In the last post, I briefly discussed Clifford E. Landers’ book Literary Translation: A Practical Guide. I enjoyed his “Twelve Commandments of Literary Translation” that he included in the book:
The Twelve Commandments of Literary Translation
I Thou shalt honor thine author and thy reader.
II Thou shalt not ‘improve’ upon the original.
III Thou shalt read the source text in its entirety before beginning.
IV Thou shalt not guess.
V Thou shalt consult thine author and other native speakers.
VI Thou shalt consult earlier translations only after finishing thine own.
VII Thou shalt possess – and use – a multitude of reference works.
VIII Thou shalt respect other cultures.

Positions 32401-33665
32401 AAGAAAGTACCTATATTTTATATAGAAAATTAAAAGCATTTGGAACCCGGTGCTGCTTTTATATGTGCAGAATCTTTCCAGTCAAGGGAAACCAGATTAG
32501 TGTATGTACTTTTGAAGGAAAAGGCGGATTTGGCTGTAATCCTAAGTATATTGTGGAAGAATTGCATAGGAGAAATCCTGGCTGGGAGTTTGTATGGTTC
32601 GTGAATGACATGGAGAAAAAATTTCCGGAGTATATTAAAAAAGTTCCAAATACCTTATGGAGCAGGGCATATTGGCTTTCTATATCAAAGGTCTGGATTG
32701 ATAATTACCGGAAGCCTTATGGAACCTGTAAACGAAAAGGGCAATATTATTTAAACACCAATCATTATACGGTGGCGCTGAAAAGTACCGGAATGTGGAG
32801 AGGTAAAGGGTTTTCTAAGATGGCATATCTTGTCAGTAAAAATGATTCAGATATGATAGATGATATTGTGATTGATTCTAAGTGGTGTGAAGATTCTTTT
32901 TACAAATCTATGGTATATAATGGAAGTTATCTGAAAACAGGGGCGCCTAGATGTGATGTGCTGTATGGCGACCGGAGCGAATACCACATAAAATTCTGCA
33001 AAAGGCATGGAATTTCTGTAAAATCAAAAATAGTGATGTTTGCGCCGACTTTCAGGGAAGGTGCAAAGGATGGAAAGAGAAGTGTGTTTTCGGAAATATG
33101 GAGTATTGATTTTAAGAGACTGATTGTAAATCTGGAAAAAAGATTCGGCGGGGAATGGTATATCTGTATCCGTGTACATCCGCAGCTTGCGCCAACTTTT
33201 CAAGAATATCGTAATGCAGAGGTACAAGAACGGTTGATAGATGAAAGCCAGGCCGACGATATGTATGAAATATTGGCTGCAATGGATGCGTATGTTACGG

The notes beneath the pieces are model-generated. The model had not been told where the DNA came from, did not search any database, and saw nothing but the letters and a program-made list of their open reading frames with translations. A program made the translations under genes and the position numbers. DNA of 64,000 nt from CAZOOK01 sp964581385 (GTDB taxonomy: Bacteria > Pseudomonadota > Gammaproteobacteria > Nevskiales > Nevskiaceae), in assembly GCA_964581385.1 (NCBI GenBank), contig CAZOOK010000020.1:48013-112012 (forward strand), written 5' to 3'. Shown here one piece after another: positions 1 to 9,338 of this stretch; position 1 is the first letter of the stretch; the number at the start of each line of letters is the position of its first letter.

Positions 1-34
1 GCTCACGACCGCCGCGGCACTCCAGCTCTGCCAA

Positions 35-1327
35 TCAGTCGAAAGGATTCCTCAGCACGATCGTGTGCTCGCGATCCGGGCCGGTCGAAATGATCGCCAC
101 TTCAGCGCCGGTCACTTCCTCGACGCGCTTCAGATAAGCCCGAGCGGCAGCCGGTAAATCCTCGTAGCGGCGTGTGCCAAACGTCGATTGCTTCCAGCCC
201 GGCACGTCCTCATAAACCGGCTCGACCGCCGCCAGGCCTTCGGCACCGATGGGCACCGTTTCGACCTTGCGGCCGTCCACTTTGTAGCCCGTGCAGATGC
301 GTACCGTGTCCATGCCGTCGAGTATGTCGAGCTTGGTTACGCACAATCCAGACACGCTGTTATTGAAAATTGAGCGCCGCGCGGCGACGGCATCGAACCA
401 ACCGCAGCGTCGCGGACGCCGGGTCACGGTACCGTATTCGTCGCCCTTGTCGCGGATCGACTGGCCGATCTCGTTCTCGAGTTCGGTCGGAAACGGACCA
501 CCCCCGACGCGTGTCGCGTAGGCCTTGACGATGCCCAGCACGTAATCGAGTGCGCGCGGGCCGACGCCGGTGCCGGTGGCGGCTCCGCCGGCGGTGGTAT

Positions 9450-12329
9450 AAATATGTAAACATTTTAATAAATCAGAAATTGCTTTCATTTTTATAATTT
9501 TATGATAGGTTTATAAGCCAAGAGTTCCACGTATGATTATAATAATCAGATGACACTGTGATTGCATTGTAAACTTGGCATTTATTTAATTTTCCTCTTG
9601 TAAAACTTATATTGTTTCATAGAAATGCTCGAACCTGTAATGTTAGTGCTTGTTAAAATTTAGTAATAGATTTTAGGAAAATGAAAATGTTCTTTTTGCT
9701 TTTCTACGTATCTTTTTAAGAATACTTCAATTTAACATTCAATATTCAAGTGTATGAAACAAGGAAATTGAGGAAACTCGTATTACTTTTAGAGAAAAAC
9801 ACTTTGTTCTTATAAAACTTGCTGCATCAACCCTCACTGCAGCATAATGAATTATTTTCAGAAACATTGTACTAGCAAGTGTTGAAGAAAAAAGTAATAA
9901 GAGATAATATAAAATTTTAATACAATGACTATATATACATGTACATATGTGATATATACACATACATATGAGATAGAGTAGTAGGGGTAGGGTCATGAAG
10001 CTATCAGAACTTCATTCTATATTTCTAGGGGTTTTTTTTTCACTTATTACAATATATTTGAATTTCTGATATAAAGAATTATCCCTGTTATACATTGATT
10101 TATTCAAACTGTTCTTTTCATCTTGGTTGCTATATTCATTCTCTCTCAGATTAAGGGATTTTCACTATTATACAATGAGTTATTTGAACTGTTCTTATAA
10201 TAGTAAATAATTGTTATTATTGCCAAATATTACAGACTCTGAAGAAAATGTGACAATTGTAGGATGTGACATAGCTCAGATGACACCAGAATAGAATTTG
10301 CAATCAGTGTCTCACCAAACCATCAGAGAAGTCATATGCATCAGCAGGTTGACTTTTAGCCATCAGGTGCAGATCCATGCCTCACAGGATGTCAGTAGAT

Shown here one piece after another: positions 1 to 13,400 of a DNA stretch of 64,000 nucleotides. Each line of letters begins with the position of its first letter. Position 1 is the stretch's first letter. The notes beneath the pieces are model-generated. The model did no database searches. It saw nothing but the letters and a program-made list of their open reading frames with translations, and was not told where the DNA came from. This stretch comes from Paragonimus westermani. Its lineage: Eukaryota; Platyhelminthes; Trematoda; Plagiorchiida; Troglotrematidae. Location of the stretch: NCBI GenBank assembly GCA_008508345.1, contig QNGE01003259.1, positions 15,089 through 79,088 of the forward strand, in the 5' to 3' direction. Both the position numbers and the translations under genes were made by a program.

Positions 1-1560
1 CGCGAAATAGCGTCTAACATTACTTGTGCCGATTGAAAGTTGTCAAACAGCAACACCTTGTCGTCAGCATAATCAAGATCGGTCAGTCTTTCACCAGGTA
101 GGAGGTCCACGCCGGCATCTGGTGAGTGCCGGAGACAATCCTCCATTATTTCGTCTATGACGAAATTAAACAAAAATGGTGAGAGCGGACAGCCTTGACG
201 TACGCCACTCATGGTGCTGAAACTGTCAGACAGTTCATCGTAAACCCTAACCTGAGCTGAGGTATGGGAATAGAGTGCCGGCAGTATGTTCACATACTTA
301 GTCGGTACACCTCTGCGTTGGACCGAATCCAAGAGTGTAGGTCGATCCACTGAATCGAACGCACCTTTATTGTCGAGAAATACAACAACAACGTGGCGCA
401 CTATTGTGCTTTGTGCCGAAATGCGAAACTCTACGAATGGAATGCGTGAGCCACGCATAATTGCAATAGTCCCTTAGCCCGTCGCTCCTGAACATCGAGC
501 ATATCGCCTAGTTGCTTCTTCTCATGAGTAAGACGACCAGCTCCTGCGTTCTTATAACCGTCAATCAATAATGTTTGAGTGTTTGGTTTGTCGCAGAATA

IX Thou shalt perceive and honor register and tone, that thy days as a translator may be long.
X Thou shalt not commit purple prose.
XI Thou shalt maintain familiarity with the source-language culture.
XII Thou shalt fear no four-letter word where appropriate.
Though I would add to the eleventh commandment that a translator should maintain familiarity with the target-language culture, too, as well as to both languages.